Schools Call Texas’ Funding Unconstitutional

     AUSTIN (CN) – Seven public school districts, joined by parents and students, say Texas’ school finance formula is unconstitutional, taxing property-poor districts at higher rates than wealthy areas, yet still providing poor districts with less money. They say the unfairness was “compounded” this year when the Legislature cut $5 billion from schools.



     The Texas Taxpayer & Student Fairness Coalition, joined by seven school districts and six parents and children, sued the Texas Commissioner of Education, the state comptroller and the State Board of Education, in Travis County Court.
     The schools and parents challenge the Legislature’s 2011 Senate Bill 1, “which reduced school funding formulas by $4 billion in addition to other cuts in excess of $1 billion.”
     SB1 will make “across-the-board percentage reductions to districts’ regular program funding” in fiscal year 2012. “These losses in already low-funded districts have a harsher impact than similar cuts to a much higher funded district,” the complaint states. And the cuts continue in FY 2013.
     Under the Texas formula, taxpayers in “low-wealth districts” who agree to tax themselves at the highest rates allowed may still get less money for their schools than families in wealthy districts who tax themselves at lower rates.
     For instance, residents of Nacogdoches Independent School District, a plaintiff, taxed themselves at the maximum $1.17 tax rate in the 2010-11 school year, producing $5,487 in state funding per student (a number known as WADA, or weighted average daily attendance). But residents of wealthier Eanes ISD taxed themselves at a rate of $1.04, and their schools got $6,881 in state aid per student.
     So even though Nacogdoches families paid a 13-cent higher property tax rate than families in Eanes, “the state funding system rewarded Nacogdoches school children with over $10 million fewer dollars than they would have had at the Eanes funding level,” according to the complaint.
     One result is that poorer districts can often barely finance fundamental education while richer districts have enough money for enrichment programs.
     That inequity makes the law unconstitutional, the school districts say.
     The plaintiff school districts are Hillsboro, Nacogdoches, Pflugerville, San Antonio, Taylor, and Van I.S.Ds. They claim that the finance formula caps their income while richer districts have room for budget increases and program expansions.
     The property owners say they are forced to pay the maximum in school property taxes while getting less for their money than the richer districts.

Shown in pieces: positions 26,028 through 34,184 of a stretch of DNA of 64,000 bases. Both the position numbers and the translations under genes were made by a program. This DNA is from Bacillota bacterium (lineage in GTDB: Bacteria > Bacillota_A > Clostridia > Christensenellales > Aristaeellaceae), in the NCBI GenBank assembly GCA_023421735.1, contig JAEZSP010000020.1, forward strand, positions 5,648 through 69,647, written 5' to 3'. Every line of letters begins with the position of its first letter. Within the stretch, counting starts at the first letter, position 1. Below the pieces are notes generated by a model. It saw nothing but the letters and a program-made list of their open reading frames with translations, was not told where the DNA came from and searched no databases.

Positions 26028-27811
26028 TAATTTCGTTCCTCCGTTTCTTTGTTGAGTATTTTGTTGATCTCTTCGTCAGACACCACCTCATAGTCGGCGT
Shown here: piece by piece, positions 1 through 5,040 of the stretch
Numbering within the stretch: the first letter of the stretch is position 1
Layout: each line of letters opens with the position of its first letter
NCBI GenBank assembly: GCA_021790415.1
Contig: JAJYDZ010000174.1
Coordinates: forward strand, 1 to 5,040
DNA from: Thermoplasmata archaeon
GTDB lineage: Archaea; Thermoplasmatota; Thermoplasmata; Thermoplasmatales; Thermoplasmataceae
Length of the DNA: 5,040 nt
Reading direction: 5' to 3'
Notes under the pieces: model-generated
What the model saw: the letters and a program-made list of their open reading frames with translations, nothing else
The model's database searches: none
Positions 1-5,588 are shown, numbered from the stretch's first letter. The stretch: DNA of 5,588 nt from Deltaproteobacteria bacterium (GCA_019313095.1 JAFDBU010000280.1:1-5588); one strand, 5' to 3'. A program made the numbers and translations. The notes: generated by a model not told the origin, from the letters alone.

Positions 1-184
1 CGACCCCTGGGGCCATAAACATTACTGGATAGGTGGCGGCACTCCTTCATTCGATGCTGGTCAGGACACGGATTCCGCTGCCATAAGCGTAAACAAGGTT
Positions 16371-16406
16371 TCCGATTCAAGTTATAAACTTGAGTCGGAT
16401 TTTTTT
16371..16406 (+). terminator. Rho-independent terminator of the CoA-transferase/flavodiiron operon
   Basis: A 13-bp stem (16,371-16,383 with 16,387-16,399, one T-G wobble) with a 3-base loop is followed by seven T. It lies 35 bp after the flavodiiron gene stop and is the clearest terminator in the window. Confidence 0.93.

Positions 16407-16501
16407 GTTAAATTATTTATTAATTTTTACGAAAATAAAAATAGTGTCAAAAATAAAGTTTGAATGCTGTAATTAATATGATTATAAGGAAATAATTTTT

Plaintiff Randy Pittenger says his tax rate of $1.17, in Belton, raises $5,947 per student, while a similarly situated taxpayer in the wealthier Glen Rose district pays an 82½ cent tax rate, which raises $8,895 per student.
     “In other words, Randy Pittenger pays 42 percent higher taxes while Glen Rose received 50 percent more in revenue per WADA.”
     The result, the plaintiffs say, is that “the public education funding system in Texas is arbitrary and, therefore, cannot be efficient.” (Under Texas education law, school funding must be spent in the most “efficient” way.)
     The plaintiffs say SB1 violates a 2005 Texas Supreme Court ruling, West Orange Cove v. Neely, which stated that “citizens who were willing to shoulder similar tax burdens, should have similar access to revenues for education.”
     In short, the plaintiffs say, the state is shirking its duty to educate children and fund schools: “The state has passed the burden of raising funds to support education to the districts.”
     Citing data from the Texas Education Agency, the plaintiffs say: “(S)chool districts in the top 15 percent by wealth in 2010-11 have $2.5 billion left in taxing capacity, but school districts in the bottom 15 percent by wealth in 2010-11 have $0 left in taxing capacity.”
     In the 2010-11 school year, more than 200 Texas school districts were taxing themselves at the maximum rate allowed by the state, $1.17, but the revenue per WADA for 80 percent of these districts is below the average revenue per WADA for all districts not at the cap,” the complaint states.
     “Having a system that has been demonstrated to be inefficient, the burden rests with the state to show that such inefficiency is not arbitrary. This the state cannot do,” the plaintiffs say. They say the school funding formula is arbitrary and unfair.
     They seek declaratory judgment that the state’s school finance system is unconstitutional and fails to provide equal protection to students in poor districts. And they want the state enjoined from distributing any school funding until an equitable system is created.
     Lead counsel is Richard Gray III with Gray & Becker.

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